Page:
By Bobbie Hayse Messenger-Inquirer |
Kentucky Wesleyan College conductor-in-residence Nick Palmer has been invited to conduct the London Philharmonic Orchestra in September.
Palmer, the former conductor and music director of the Owensboro Symphony Orchestra, will be working with the group recording the late Arnold Rosner’s work. Rosner was New York City composer who worked with the OSO 15 years ago to commercially record some of his music.
Rosner’s relationship began with the OSO when a soloist from New York performed with Owensboro’s orchestra, Palmer said.
The recording with the OSO is for sale on Amazon.com, and has been featured on a lot of classical music programs throughout the world, Palmer said.
When Rosner passed away, his estate wished to record more of his pieces, at which point Palmer was invited to participate. The recording will take place mid-September at the famous Abbey Road Studios in London.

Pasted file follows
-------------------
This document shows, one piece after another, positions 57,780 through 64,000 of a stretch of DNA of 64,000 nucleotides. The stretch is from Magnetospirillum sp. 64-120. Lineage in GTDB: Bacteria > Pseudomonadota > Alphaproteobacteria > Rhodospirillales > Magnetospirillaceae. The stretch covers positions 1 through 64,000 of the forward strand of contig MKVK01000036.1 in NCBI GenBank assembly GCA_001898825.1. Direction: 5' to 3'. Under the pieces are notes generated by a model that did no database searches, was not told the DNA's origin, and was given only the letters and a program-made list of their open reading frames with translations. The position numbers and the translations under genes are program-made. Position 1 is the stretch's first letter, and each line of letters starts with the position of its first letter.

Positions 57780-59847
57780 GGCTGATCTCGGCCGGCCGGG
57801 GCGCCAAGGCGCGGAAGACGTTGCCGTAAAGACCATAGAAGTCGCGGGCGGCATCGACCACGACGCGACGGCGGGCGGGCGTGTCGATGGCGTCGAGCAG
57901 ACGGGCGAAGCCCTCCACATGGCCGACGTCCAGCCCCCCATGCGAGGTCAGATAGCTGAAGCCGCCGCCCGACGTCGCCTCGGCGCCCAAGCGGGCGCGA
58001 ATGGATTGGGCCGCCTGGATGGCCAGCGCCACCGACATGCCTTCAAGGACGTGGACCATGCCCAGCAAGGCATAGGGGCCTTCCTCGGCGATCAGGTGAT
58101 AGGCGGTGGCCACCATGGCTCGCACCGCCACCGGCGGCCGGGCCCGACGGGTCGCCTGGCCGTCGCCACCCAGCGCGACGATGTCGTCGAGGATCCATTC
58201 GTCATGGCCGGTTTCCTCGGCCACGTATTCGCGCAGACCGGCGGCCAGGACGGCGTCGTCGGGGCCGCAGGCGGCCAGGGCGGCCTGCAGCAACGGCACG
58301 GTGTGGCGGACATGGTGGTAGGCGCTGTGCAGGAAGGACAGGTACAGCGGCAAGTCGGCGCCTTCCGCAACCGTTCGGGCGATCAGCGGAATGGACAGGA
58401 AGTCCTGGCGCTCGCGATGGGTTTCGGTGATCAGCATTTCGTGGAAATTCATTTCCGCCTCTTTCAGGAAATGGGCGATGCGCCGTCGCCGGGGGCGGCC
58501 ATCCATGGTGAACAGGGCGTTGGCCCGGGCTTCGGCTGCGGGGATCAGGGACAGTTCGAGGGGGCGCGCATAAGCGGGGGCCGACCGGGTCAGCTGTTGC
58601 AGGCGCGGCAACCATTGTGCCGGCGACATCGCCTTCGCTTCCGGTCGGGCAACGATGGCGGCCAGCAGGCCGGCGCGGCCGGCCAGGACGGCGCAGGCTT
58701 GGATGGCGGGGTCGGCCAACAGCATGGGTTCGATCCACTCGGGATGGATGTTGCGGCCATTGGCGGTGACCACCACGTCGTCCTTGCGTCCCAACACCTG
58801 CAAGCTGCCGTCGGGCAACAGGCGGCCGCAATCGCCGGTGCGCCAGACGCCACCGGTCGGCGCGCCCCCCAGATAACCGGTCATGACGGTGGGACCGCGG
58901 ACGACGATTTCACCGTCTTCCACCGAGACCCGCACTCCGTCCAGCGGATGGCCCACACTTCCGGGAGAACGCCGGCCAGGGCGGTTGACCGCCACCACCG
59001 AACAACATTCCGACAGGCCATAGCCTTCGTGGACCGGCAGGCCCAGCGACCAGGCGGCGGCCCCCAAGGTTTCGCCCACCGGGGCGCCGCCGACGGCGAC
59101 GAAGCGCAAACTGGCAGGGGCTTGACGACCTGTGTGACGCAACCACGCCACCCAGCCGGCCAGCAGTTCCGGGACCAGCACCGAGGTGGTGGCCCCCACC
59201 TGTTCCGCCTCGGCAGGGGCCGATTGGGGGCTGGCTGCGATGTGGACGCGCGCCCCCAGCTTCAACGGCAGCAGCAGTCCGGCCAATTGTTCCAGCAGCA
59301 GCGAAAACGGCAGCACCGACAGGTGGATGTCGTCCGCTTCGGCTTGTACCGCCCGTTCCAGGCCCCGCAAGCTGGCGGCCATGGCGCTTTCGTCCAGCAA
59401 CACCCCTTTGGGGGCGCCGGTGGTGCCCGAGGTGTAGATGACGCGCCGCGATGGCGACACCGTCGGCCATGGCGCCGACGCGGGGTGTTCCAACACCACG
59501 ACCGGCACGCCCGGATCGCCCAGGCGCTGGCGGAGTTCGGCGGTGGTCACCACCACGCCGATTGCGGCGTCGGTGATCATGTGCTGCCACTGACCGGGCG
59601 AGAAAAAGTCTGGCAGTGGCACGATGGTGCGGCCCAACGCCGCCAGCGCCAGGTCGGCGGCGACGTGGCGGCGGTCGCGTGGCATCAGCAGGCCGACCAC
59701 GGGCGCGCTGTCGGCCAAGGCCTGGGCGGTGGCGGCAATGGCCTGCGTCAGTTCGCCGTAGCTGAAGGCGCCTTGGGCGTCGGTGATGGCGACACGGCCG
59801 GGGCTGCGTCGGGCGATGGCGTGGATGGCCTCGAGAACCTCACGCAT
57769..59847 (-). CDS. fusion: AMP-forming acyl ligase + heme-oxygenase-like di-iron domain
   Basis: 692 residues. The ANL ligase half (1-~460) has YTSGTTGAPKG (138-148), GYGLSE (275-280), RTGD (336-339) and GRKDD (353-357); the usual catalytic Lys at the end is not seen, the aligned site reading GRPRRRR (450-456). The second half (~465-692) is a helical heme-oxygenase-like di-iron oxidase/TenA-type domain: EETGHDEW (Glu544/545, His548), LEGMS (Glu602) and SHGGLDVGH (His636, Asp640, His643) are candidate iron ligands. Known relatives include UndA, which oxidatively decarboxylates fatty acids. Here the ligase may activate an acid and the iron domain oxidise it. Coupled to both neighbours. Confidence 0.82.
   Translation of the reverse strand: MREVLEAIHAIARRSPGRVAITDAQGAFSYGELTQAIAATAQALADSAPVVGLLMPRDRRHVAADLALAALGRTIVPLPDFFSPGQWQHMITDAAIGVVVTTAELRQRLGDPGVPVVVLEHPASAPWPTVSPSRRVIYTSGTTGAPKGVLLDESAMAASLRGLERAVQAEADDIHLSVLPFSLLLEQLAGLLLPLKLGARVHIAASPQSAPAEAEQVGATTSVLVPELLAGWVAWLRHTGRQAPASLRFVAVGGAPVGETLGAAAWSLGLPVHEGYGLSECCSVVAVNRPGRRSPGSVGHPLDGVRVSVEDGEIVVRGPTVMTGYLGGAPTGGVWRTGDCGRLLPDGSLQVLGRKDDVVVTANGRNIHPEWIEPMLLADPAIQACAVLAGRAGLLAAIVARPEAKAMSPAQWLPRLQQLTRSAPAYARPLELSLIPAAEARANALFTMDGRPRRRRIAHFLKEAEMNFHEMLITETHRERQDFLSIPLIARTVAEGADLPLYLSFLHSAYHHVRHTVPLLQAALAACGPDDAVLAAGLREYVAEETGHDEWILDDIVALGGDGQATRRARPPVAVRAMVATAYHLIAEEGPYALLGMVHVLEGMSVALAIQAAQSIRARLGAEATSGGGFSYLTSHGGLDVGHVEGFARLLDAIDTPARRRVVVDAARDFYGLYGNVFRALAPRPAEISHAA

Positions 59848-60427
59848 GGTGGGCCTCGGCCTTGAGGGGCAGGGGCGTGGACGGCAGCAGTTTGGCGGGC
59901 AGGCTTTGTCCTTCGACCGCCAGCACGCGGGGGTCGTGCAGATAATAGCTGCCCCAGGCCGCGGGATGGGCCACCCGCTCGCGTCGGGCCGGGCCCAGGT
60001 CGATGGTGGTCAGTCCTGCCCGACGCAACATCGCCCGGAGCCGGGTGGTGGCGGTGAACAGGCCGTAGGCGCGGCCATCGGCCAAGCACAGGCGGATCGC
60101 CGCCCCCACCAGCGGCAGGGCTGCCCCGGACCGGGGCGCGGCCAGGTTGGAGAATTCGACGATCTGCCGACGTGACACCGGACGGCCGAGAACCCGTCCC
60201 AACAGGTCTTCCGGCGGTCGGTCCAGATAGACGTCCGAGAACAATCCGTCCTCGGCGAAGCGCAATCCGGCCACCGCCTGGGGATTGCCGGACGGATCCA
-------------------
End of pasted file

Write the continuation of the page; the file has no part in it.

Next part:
“I’m so honored and humbled that (Rosner’s estate) and everybody connected with the project has faith in me to be able to do this,” Palmer said.
Palmer said he will be spending his summer preparing for this by learning 120 minutes of music that will be recorded onto a compact disc, which will be intense.
“When you go and you do that, it’s seven hours a day of recording, which is a lot,” he said. “It’s very difficult to record that much music in a small amount of time, so I’ll be drinking a lot of coffee.”
According to a release from Palmer, Rosner’s estate is planning this project “to document his sizable musical output for posterity, through a series of recording featuring some of the world’s finest soloists and ensembles.”
Rosner composed three operas, eight symphonies, and several chamber, choral, vocal, and solo instrumental pieces, the release said.
The London Philharmonic Orchestra has recorded numerous notable pieces, including film scores from the “Lord of the Rings” trilogy and “The Hobbit,” according to its website.
Bobbie Hayse, firstname.lastname@example.org, 270-691-7315, Twitter: @BobbieHayseMI